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NEWSLETTERVenezuela after Chávez – A chance for universities and state to mend divides?
This week in World Blog, Elliot Storm and Grace Karram probe whether Hugo Chávez's death will bring universities and the Venezuelan government closer together.
In Commentary, Ronald Barnett argues that there is a need for more imaginative ideas on the university and suggests that one ‘feasible utopia’ could be the idea of the ‘ecological university’.
Allan E Goodman describes a trip to Myanmar by the largest-ever US delegation of universities, aimed at helping the country’s transition and development. Vincenzo Raimo points out that international student recruitment agents get a lot of bad press – but if agents act unethically, whose fault is it really?
In the second part of a Special Report on the Going Global 2013 conference held in Dubai this month, Katherine Forestier looks at what is required to tackle the disconnect between the skills of graduates and those demanded by economies in Asia, and an action plan to tackle the under-representation of women in the upper echelons of higher education.
In Features, Wagdy Sawahel outlines discussions on the role of higher education following the Arab Spring in North Africa, and how to protect academic freedom and autonomy. Jonathan Dyson charts the growing number of international universities setting up in Malaysia’s new trading zone and ‘education hub’.
Gilbert Nganga reports on a 30% funding boost for higher education in Kenya that will bankroll 15 new public universities, and John Grobler finds that draconian new regulations for research in Namibia are threatening to strangle science.
Karen MacGregor – Global Editor
NEWS: Our correspondents worldwide report
Higher education requires “deep, radical and urgent transformation”, says a just-published report from the UK’s Institute for Public Policy Research. A new phase of competitive intensity is emerging, technology is changing and the traditional university is under pressure from, among others, private providers and MOOCs.
UNITED KINGDOMDavid Jobbins
The 2012 reforms of higher education in England – the switch to higher tuition fees and lower direct state funding – pose no immediate risk to the overall financial health of the country’s universities, says an official report published last week.
As Nicólas Maduro takes the reins as Venezuelan interim president following the death of his strongman predecessor Hugo Chávez, educators and university administrators are hoping for a chance to repair tattered relations with their government.
EUROPEJan Petter Myklebust
Around 1,000 participants from more than 100 countries participated in a five-day conference launching Horizon 2020 in Brussels this month. Its aim was to encourage worldwide collaboration in science and explore how Horizon 2020 could “enable an effective scientific response to global challenges”.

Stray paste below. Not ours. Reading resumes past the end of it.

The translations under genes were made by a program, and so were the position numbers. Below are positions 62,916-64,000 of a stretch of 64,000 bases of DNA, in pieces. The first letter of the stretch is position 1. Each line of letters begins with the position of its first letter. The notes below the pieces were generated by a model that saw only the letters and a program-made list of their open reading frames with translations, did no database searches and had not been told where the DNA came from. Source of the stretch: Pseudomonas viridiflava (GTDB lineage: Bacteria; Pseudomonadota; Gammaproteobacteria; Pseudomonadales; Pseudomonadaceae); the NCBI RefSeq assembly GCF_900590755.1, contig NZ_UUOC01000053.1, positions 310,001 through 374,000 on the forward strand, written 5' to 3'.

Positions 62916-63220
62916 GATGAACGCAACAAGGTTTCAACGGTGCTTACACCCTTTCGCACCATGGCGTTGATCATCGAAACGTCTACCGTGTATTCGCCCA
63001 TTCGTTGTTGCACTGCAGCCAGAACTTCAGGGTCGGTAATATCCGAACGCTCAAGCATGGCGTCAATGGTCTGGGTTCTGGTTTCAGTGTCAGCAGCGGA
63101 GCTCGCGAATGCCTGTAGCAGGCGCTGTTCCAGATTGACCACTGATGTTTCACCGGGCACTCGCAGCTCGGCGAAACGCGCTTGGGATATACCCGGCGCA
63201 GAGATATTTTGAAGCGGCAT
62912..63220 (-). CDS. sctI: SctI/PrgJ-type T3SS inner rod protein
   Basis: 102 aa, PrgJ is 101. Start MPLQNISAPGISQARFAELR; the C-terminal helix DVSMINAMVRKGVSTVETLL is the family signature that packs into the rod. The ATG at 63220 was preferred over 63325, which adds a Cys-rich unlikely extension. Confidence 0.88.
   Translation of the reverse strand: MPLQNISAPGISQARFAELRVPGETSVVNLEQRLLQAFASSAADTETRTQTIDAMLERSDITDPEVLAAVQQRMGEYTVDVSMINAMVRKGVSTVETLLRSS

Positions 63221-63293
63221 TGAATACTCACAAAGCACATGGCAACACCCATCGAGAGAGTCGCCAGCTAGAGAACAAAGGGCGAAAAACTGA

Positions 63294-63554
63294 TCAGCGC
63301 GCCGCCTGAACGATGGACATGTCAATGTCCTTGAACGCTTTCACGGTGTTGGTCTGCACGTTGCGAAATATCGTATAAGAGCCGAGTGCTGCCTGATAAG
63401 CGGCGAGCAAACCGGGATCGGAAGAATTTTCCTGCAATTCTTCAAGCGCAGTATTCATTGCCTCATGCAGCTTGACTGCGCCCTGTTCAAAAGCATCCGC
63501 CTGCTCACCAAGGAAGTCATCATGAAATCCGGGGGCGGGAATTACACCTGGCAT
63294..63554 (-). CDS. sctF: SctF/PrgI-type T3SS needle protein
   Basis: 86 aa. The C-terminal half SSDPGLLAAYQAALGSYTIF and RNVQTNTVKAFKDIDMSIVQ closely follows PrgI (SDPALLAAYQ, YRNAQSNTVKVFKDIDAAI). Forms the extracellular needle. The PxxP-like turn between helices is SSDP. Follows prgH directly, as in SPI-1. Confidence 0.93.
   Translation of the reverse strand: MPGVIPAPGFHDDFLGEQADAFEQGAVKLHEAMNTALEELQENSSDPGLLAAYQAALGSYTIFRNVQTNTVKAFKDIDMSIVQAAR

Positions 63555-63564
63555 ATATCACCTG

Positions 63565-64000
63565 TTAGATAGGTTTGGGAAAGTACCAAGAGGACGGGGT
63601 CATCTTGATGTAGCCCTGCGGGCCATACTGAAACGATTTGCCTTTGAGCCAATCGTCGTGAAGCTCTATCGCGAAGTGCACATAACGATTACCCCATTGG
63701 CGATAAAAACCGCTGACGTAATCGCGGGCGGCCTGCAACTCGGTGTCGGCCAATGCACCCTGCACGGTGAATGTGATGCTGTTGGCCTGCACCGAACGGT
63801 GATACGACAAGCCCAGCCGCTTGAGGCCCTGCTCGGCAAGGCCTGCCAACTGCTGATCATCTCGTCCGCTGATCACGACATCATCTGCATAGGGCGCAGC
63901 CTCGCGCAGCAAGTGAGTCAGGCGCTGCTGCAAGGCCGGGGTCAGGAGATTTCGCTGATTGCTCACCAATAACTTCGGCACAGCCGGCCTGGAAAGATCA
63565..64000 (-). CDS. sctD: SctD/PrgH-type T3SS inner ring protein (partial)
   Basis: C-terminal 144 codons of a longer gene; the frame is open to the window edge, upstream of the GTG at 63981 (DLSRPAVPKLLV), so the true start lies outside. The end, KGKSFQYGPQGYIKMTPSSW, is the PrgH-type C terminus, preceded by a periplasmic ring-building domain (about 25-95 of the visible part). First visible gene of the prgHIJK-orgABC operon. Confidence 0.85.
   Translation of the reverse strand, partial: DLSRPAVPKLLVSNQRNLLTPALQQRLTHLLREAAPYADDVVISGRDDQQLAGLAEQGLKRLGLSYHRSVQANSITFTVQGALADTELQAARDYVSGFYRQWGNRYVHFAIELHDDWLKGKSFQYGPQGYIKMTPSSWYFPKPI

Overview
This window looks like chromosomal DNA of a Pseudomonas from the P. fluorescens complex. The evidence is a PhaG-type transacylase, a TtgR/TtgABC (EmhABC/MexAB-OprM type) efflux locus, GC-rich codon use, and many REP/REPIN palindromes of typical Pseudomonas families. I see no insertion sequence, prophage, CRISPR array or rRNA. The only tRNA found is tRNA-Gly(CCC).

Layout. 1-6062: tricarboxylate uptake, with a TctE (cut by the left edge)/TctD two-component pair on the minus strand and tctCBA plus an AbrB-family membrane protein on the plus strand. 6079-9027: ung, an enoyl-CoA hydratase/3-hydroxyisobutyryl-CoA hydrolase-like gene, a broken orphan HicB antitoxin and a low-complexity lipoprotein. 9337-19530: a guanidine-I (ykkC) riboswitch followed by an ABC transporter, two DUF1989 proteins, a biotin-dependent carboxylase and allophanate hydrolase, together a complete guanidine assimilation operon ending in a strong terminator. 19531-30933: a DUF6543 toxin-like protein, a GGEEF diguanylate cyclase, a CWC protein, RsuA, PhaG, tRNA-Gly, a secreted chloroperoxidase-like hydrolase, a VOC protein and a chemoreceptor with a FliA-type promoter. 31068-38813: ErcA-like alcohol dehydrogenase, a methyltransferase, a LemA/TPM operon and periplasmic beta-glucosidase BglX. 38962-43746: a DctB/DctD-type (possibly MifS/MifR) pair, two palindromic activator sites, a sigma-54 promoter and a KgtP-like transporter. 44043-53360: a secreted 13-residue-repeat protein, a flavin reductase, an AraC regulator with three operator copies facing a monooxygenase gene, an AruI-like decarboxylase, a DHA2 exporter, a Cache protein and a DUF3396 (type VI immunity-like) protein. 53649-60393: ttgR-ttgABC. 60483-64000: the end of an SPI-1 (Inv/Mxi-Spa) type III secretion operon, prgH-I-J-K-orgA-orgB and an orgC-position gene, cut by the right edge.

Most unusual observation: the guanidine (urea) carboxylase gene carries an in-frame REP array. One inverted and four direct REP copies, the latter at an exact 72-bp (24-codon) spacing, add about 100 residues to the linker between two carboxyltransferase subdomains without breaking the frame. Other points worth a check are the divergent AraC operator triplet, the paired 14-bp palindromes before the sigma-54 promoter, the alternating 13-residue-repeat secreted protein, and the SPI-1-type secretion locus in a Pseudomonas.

SOUTH AFRICANicola Jenvey
Academics from the BRICS countries – Brazil, Russia, India, China and South Africa – last week established a policy think-tank ahead of the fifth BRICS summit, to be held in Durban. South Africa called for strengthening research collaboration and academic exchange in the global South, and placing knowledge production at the heart of the emerging-country bloc.
Universities should be more transparent about what they offer through PhD programmes, to better allow students to compare doctoral studies across Europe, says Thomas Jørgensen, author of the recently concluded Accountable Research Environments for Doctoral Education project.
For the first time in decades, Nigeria’s National Universities Commission set up a committee to visit all federal and state universities and undertake a forensic audit. It found widespread problems including poor staffing, underfunding and weak infrastructure.
A stunning defeat recently suffered by students from Egypt's ruling Muslim Brotherhood at most state-run universities foreshadows the country’s forthcoming parliamentary elections, according to observers.
The world of higher education is beginning to recognise adaptation to climate change as a major research topic and an academic discipline, according to one of the world’s leading adaptation spec ialists, Saleemul Huq.
LUXEMBOURGJan Petter Myklebust
Six applicants for student loans and grants have taken Luxembourg to the European Court of Justice after being turned down by the country’s student loan scheme, CEDIES, on the grounds that they are children of frontier workers. CEDIES claimed that eligibility requires residence in Luxembourg. A court ruling is expected later this year.
GOING GLOBAL 2013
The British Council’s Going Global 2013 conference on “Internationalising Higher Education” was held in the Dubai World Trade Centre from 4-6 March and attended by 1,300 higher education policy-makers and practitioners from around the world. This is the second set of articles on the event to be published by University World News – click here for the full coverage.
Countries of the Association of South East Asian Nations and China face serious disconnects between the knowledge and skills that their higher education systems provide graduates, and the skills needed for the countries’ future development.
Hong Kong: zero. Japan: 2.3. India: three. Kuwait: three. Turkey: seven. UK: 14. Australia: 17. The numbers tell a story. They are the percentages of universities that have women as leaders in a range of jurisdictions around the world.
NORTH AFRICAWagdy Sawahel
Higher education experts from around the world have proposed strategies to protect and promote academic freedom and institutional autonomy amid the waves of socio-political transformation that have followed Arab Spring revolutions in Egypt, Libya and Tunisia.
A growing number of international universities are setting up operations on the 243 hectare site that will be part of Iskandar Malaysia, a new eco-city and trading zone with districts for tourism, health care and education, designed to help regenerate Johor state.
Kenya has increased funding for higher education by 30% for the financial year beginning in July, as it seeks to bankroll 15 new public universities. But institutions say even this boost is way below financial needs – and election promises made by Kenya’s new president could disrupt the sector’s plans.